One hour versus two hours postprandial glucose measurement in gestational diabetes: a prospective study

B. Weisz, A. Shrim, CJ. Homko, E. Schiff, G. Epstein, A. Sivan

Research output: Contribution to journalArticlepeer-review

Abstract

OBJECTIVE: To compare the rate of adverse perinatal outcomes among women with gestational diabetes mellitus (GDM), monitored by 1 versus 2 hour-postprandial glucose (PPG) measurements. METHODS: A total of 112 women diagnosed with GDM, by the criteria of Carpenter–Coustan, were included in the study population. Women were recruited from two different treatment settings, but were managed by the same team of health-care professionals using a standardized protocol. Allocation to treatment group was based on treatment setting. Glucose levels were measured fasting, and either 1 hour (1-hour monitoring group-target values <140 mg/dl) or 2 hours (2-hour monitoring group-target values <120 mg/dl) postprandially. Demographic data and perinatal outcomes were collected from their medical records. RESULTS: In all, 66 women were assigned to 1-hour monitoring group (1 h-PPG) and 46 women to 2-hour monitoring group (2 h-PPG). There were no differences in parity, family history of diabetes, rate of GDM in previous pregnancies, weight gain, pregestational BMI and 50-g-glucose challenge test (GCT) and 100-g oral glucose challenge test (OGTT) results. As expected, there was a significant difference in mean blood glucose levels between the two groups (108.1plusminus19.2 and 94.9plusminus21.2 mg/dl, 1- and 2 hours, respectively, p<0.0001); however, HbA1C levels were similar in the two groups. Perinatal outcomes were defined as gestational week at delivery; fetal weight (3325plusminus471 vs 3309plusminus608 g, respectively) and percentile (47.2plusminus27 vs 49.6plusminus30, respectively), and were similar for both groups. Insulin therapy was initiated more frequently in 2-hour monitoring group (28 and 40% of women in groups 1 and 2, respectively; p<0.05). Rates of macrosomia (7.5 versus 10.6%), large for gestational age (7.4 versus 15.2%), and delivery by cesarean section (24 versus 30%) were increased in group 2 (2 h-PPG) but these differences did not reach statistical significance. CONCLUSION: These data suggest that diet control in women with GDM managed by 1-hour PPG measurements is associated with a decreased rate of insulin therapy. However, neonatal and obstetrical outcomes are not determined by the timing of their glucose determinations.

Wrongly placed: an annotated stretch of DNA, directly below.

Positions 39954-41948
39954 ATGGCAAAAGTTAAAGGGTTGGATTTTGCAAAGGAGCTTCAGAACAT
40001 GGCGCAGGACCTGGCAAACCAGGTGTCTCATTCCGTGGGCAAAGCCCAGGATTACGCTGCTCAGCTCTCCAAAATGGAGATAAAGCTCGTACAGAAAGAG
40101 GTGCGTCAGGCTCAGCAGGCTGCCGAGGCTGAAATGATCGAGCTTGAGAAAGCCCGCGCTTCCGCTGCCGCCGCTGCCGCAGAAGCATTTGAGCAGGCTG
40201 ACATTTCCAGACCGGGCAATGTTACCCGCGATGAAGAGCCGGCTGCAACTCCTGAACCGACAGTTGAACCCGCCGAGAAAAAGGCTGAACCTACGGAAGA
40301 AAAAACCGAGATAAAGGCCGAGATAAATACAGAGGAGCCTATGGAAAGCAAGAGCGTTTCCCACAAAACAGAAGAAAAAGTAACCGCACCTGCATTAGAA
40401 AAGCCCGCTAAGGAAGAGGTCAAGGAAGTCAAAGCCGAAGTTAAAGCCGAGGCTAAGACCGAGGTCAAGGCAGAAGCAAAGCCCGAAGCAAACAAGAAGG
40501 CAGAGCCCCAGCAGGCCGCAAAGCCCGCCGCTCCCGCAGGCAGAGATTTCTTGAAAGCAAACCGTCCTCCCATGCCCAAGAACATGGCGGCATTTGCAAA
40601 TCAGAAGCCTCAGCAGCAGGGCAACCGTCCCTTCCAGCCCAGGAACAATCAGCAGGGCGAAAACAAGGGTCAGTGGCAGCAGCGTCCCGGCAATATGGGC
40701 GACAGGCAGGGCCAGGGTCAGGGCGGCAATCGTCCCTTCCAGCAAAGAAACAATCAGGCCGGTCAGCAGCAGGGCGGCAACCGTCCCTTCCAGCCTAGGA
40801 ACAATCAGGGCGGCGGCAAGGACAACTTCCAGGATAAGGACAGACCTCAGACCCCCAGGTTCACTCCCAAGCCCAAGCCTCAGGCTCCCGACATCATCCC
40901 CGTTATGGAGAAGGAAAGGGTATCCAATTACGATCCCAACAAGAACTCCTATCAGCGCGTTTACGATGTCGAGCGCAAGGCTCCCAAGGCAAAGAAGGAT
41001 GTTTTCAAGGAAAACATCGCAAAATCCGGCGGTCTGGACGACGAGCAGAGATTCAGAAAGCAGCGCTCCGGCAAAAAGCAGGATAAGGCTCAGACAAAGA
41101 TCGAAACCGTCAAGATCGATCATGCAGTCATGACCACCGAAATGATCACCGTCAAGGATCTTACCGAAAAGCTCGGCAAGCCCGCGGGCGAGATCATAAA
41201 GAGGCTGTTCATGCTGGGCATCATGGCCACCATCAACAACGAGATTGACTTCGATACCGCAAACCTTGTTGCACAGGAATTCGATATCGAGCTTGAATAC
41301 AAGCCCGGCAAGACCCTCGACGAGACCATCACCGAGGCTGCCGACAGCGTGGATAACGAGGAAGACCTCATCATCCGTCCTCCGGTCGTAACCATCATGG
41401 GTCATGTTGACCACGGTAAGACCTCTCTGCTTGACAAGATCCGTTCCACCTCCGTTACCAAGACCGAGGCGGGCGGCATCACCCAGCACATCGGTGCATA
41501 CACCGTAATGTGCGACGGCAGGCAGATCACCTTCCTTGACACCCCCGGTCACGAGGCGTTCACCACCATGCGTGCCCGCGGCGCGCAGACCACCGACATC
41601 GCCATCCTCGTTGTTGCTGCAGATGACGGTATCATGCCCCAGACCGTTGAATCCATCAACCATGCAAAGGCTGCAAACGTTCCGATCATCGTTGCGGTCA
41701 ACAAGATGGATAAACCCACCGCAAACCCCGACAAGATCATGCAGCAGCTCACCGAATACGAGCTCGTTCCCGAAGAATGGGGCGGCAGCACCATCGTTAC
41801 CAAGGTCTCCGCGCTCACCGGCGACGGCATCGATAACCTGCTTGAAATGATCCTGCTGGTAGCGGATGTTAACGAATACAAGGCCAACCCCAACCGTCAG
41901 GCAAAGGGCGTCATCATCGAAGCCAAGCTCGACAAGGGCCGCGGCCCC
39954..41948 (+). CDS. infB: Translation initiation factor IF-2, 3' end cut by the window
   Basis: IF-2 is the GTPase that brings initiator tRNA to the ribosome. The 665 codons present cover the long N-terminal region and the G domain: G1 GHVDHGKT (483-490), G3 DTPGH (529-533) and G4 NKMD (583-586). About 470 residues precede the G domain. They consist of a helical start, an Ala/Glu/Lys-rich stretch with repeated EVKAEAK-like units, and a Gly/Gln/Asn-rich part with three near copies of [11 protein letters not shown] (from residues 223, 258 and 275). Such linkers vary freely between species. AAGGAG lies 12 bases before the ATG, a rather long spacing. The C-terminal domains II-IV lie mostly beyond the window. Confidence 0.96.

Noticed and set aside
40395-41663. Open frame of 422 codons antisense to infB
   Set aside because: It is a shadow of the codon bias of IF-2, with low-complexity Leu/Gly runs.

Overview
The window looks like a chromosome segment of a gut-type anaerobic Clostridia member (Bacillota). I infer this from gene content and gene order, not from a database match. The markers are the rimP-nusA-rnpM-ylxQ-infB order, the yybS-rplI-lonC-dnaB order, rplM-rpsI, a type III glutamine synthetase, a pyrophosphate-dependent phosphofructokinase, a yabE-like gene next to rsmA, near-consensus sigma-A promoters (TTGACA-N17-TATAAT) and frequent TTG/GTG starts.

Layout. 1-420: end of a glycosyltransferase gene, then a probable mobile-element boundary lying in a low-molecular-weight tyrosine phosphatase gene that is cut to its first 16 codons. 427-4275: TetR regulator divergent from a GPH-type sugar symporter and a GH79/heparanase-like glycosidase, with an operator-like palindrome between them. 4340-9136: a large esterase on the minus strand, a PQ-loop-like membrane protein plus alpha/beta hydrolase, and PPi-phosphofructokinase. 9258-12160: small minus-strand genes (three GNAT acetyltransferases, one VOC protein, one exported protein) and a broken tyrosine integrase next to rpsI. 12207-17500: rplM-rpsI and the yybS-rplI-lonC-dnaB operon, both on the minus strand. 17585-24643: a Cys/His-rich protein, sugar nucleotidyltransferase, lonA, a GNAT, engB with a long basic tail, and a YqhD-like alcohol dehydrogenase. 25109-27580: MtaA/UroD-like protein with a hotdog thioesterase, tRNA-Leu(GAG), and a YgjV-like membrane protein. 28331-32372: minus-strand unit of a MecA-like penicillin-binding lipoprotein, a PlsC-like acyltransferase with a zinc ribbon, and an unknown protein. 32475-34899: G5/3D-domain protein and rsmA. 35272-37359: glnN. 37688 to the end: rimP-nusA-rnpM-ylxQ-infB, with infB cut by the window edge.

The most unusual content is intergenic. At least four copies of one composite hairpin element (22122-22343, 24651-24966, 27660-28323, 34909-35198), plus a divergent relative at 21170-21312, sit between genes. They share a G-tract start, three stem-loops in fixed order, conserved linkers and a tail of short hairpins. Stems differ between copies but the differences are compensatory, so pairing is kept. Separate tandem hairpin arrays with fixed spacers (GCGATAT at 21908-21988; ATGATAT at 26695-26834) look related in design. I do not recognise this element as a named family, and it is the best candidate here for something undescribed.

Original languageAmerican English
Pages (from-to)241-244
JournalAmerican Journal of Perinatology
Volume25
StatePublished - 2005

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